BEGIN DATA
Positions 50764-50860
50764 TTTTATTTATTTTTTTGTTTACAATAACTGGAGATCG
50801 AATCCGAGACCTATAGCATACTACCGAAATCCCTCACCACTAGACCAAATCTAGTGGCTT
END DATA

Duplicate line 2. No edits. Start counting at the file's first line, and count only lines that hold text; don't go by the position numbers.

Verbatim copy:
50764 TTTTATTTATTTTTTTGTTTACAATAACTGGAGATCG